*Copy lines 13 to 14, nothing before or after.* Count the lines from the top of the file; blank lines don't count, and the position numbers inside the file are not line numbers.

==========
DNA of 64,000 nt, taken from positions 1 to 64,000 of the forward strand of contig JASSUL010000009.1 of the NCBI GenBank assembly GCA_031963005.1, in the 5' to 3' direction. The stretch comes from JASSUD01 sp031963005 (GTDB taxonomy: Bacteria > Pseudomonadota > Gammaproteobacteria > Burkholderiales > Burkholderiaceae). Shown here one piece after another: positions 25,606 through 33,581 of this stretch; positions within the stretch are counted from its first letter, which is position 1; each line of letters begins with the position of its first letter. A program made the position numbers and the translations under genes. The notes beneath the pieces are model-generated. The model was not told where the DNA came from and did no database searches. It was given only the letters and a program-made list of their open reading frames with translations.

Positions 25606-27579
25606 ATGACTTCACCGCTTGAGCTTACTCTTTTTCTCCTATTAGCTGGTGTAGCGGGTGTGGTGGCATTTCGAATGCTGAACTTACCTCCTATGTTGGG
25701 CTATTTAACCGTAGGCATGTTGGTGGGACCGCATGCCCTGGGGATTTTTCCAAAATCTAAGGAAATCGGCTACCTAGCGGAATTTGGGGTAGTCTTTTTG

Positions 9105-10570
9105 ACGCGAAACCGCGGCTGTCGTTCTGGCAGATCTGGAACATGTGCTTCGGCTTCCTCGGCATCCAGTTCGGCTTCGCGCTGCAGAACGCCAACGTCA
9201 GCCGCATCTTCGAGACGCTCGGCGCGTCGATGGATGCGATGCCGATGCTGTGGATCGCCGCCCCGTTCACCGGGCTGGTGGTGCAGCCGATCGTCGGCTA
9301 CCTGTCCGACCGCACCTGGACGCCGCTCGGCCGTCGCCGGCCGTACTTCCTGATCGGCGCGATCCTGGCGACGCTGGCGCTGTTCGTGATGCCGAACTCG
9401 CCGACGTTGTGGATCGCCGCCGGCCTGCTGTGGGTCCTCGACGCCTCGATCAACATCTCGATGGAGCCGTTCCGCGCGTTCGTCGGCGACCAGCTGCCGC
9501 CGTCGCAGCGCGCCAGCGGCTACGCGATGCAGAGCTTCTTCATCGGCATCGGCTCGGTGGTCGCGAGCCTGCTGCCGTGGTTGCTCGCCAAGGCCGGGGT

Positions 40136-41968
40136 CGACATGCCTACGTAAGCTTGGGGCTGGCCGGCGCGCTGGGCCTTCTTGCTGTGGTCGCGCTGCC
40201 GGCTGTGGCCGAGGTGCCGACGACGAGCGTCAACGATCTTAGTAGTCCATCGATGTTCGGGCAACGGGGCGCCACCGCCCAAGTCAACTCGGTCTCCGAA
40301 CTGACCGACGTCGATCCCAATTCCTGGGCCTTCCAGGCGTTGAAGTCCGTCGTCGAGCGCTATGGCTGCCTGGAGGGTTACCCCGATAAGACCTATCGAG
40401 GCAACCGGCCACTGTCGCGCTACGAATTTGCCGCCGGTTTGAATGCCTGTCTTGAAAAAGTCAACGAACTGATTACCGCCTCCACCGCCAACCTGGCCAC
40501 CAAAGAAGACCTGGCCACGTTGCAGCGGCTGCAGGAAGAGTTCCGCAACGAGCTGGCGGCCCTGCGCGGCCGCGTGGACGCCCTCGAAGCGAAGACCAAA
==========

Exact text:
40201 GGCTGTGGCCGAGGTGCCGACGACGAGCGTCAACGATCTTAGTAGTCCATCGATGTTCGGGCAACGGGGCGCCACCGCCCAAGTCAACTCGGTCTCCGAA
40301 CTGACCGACGTCGATCCCAATTCCTGGGCCTTCCAGGCGTTGAAGTCCGTCGTCGAGCGCTATGGCTGCCTGGAGGGTTACCCCGATAAGACCTATCGAG